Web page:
Healthy Homes Guide to Cleaning and Disinfection
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In 2019, health officials warned of COVID-19, a new and highly infectious respiratory disease first discovered in Wuhan, China. Within weeks, the disease spread, and by March 2020 there were over 50,000 confirmed cases of COVID-19 in the United States. As of March 2021, the number of total confirmed cases in the U.S. has surpassed 29 million, with over 520,000 fatalities nationally and thousands of new cases being reported daily.
Best practices to reduce the transmission of COVID-19 emphasize avoiding close contact, practicing social distancing (by staying at least six feet apart from others who are not from your household), wearing a mask or face covering while out in public spaces, and adjusting ventilation in your home or business as the most important methods of prevention.
Federal agencies also recommend cleaning, followed by disinfection, to limit the survival of the SARS-CoV-2 virus (which causes the disease COVID-19) on surfaces.
About This Resource
Due to federal recommendations and other state and local directives, you are likely cleaning and disinfecting as part of a larger personal or professional strategy to prevent COVID-19 transmission and infection. This resource is a guide to navigate those processes safely and effectively to prevent the spread of illness.
The Healthy Homes Guide to Cleaning and Disinfection is specific to cleaning and disinfection and is not comprehensive of or a substitute for other federal and local public health guidance on other ways to prevent getting sick and spreading COVID-19.
While this resource was designed for response to COVID-19, many of the strategies and resources listed here will also be helpful for prevention of the flu and other infectious diseases.
The National Center for Healthy Housing (NCHH), in collaboration with the National Environmental Health Association (NEHA), has compiled resources and curated this page to provide comprehensive and up-to-date information on cleaning and disinfection specific to COVID-19. With the help of the content and resources collected from federal agencies, national partners, and state and local agencies and organizations, this guide is intended to serve as a guide for the general public to safely and effectively navigate the cleaning and disinfection processes in their homes and daily lives.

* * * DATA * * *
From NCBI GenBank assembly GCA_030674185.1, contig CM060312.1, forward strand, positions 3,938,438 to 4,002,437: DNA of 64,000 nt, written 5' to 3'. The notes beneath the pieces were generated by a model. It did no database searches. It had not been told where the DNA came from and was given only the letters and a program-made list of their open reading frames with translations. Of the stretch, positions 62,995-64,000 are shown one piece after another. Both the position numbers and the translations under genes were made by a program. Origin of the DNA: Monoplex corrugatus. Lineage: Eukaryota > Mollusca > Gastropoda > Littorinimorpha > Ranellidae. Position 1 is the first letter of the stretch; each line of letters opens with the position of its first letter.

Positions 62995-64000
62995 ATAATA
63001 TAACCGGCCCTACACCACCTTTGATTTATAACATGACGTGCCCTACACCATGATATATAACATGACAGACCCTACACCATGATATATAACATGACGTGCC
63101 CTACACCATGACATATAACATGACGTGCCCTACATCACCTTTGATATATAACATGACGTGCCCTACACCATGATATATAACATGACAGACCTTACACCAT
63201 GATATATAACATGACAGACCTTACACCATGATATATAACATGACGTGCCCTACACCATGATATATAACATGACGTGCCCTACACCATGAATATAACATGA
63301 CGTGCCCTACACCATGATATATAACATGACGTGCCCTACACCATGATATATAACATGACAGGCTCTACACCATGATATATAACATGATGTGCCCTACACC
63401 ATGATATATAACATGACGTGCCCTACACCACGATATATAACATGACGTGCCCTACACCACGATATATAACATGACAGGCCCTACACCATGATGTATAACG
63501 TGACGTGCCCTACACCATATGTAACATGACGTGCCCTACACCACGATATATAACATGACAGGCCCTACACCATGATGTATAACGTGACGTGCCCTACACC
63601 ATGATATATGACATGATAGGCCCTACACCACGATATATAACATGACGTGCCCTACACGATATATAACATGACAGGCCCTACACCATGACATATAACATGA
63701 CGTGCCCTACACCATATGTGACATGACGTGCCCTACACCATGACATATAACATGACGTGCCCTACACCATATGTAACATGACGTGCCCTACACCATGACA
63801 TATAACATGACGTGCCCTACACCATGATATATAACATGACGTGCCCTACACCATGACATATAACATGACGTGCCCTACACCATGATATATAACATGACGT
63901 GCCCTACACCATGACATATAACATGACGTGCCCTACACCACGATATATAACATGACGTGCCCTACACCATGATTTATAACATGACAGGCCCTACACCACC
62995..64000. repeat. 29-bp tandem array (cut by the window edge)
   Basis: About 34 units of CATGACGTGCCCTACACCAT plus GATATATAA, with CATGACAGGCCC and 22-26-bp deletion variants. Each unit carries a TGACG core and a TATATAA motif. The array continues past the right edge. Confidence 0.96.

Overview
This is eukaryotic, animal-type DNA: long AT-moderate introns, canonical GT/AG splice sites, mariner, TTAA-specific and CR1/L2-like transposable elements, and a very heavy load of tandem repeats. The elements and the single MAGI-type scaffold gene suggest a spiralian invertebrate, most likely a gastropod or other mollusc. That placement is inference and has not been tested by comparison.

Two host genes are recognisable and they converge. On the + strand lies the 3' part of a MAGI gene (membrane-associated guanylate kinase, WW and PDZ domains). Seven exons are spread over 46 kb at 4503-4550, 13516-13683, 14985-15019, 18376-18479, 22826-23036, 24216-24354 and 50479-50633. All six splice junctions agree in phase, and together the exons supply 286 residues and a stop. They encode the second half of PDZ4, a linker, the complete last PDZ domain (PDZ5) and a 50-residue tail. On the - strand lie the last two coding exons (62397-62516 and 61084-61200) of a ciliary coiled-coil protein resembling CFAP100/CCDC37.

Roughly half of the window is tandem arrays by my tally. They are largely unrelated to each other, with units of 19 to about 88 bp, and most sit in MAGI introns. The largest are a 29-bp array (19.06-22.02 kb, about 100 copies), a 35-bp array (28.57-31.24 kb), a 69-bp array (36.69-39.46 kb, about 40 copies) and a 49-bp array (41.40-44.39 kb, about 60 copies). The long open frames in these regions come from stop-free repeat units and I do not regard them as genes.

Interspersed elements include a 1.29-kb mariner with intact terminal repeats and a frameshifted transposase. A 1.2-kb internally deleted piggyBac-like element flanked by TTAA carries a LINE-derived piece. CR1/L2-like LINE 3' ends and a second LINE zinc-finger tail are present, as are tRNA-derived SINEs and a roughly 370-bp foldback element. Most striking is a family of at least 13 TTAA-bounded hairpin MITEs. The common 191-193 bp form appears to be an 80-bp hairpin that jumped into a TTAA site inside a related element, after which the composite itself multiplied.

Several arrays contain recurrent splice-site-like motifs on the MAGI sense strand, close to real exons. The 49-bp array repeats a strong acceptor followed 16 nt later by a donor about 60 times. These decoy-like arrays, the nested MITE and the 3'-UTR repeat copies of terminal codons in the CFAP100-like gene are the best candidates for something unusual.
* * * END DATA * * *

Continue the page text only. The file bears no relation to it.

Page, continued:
Sections of This Guide
Throughout this resource, you’ll find cleaning and disinfecting guidance specific to these topics:
Defining Cleaning and Disinfecting
To effectively and safely perform these tasks to protect yourself and your home from COVID-19, first it’s important to understand the distinction between cleaning and disinfecting.
Cleaning is the process of physically removing organic and inorganic material (dirt and soil), and other impurities from a surface. This process is normally accomplished using dish soap and water. While cleaning does not kill germs or viruses, routine cleaning with dish soap and water will decrease how much of the virus is on surfaces and objects, thus reducing the risk of exposure and spreading infection.
Disinfecting is the process of using chemicals to reduce or eliminate pathogenic microorganisms (like bacteria and viruses) from a surface. In other words, disinfecting kills a high percentage of germs, or renders them incapable of reproducing.
How to Determine What Requires Disinfection and When Cleaning Is Sufficient
While disinfectants kill germs, they also pose health risks. For this reason, it is important to determine when disinfecting is necessary or when cleaning with soap and water is sufficient.